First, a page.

The Fall Garden

If you live in a temperate zone, you can put in a fall garden when August rolls around and enjoy fresh produce (albeit a somewhat limited variety) well into winter.

| August/September 1994

  • 145 fall garden - kohlrabi
    Kohlrabi is a member of the mustard family and a classic "second-harvest" veggie well suited to planting in a fall garden.
    PHOTO: MICHAEL THOMPSON/COMSTOCK
  • 145 fall garden - jeff and joy
    Jeff and Joy take in a quiet moment before the year's second harvest.
    ROBERT HUNT
  • 145 fall garden - cabbage, full color
    Cabbage will need plenty of fertilizer late in the season.
    WALTER CHANDOHA
  • 145 fall garden - taylor family
    The Taylors proudly show off their summer leeks
    ROBERT HUNT
  • 145 fall garden - chinese cabbage2
    Chinese cabbage is frost-hardy, and can still be picked and eaten after it freezes.
    MOTHER EARTH NEWS STAFF
  • 145 fall garden - leeks
    In most climate zones, the best time to harvest leeks is in early fall.
    MOTHER EARTH NEWS STAFF
  • 145 fall garden - beets - image
    Beets like warm soil and moderate temperatures.
    MOTHER EARTH NEWS STAFF

  • 145 fall garden - kohlrabi
  • 145 fall garden - jeff and joy
  • 145 fall garden - cabbage, full color
  • 145 fall garden - taylor family
  • 145 fall garden - chinese cabbage2
  • 145 fall garden - leeks
  • 145 fall garden - beets - image

By late summer, all our work has finally paid off. The baby pumpkins twine around the corn, and soon another season of the garden will come to a close, as we harvest our major bounty of corn, tomatoes, and strawberries, and then kick back all winter. When the first frost hits, we'll have less to do than kids in a small town. Our garden will be bare but well mulched or cover cropped against the return of spring in 1995. Until then, we may put the arduous task of gardening completely out of our minds.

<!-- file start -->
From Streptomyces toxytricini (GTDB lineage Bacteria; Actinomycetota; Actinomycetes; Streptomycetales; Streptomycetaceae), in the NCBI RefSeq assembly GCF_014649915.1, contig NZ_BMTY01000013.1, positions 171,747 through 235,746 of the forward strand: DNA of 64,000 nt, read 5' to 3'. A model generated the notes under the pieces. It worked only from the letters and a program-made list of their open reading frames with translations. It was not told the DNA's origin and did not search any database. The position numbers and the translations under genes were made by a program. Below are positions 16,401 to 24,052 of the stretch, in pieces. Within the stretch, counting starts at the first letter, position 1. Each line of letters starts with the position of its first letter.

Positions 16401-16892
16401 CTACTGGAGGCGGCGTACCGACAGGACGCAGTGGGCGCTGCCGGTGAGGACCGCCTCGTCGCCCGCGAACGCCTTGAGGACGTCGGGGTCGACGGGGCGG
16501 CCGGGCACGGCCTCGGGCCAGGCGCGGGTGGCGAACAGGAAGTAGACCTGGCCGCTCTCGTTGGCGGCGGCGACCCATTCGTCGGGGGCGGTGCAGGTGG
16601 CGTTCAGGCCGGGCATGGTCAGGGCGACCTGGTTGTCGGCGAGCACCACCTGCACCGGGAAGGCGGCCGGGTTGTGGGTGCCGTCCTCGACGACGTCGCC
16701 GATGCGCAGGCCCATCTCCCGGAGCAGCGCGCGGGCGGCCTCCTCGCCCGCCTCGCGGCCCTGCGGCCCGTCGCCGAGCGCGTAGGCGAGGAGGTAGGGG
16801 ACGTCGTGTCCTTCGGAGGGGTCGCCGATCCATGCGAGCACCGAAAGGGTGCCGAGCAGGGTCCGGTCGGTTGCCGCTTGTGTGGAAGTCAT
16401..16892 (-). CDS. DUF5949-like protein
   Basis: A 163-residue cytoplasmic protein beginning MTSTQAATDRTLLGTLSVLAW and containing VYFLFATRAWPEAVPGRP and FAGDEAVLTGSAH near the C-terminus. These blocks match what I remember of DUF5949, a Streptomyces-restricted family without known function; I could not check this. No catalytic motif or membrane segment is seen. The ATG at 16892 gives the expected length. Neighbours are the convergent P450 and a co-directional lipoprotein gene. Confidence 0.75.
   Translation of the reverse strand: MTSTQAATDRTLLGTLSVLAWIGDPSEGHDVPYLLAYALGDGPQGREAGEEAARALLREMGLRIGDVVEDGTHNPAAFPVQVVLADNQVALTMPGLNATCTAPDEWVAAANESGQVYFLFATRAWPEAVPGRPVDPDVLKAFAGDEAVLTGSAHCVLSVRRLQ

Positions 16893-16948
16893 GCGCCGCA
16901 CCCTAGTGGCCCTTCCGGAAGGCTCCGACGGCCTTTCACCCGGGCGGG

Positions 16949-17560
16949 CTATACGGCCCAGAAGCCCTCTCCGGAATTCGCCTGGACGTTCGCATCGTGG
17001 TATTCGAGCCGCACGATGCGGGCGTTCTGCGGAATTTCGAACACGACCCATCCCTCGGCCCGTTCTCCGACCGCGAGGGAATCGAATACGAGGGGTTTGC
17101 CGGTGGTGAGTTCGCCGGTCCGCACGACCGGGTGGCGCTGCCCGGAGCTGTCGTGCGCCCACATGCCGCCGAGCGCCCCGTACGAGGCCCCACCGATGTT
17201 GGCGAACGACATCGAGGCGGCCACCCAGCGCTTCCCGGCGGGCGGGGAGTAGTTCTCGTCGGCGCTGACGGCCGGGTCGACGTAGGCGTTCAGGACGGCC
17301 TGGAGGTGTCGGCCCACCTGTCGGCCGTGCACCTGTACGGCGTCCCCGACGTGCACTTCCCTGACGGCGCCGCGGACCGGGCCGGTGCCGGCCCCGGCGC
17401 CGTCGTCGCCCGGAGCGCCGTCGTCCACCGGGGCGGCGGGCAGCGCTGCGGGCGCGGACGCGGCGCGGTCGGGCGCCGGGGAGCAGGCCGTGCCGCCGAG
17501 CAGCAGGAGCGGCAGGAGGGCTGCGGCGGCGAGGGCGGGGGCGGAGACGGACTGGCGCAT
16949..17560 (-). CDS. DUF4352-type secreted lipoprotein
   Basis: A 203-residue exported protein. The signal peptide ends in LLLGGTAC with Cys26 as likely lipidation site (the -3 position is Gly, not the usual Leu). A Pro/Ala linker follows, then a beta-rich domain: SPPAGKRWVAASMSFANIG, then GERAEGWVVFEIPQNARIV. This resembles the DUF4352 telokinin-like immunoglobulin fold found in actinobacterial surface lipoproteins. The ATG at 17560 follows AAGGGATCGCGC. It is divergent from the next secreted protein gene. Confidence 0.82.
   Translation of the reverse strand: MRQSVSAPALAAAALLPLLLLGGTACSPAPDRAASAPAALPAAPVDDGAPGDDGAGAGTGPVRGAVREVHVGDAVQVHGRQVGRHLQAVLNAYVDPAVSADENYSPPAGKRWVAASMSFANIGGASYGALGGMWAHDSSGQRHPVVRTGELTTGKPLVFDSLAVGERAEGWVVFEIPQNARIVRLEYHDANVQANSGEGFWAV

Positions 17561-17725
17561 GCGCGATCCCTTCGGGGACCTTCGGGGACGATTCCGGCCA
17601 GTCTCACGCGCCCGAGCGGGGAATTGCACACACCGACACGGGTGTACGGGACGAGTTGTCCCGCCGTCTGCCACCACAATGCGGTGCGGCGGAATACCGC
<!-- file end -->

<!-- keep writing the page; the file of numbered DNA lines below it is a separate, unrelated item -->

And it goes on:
"Oh, we're not done yet," Joy says, ruthlessly thinning some vegetable.

What?

"No, not by a long shot. What about the fall garden?"



Again, what? I have a question: "Won't we be a tad busy at harvest time to put in any more corn and tomatoes?" Joy gives her head a fast shake, as if to dislodge something in her ear. "Wow. Climb out of that hammock and turn off your notebook, honey. We've got to talk. You're in the wrong hardiness zone to be thinking that way. Let's do a little late-season dance around here." Dumbly and mutely, I follow her into the house, to review a diagram that she's been working on. I thought it was the plan for next year. It wasn't that at all.

"See, here's where we'll put the kale, the radishes go here, the beets down here, eventually garlic here, the Chinese cabbages over in this corner..."Her finger points, and her eyes gleam insanely.






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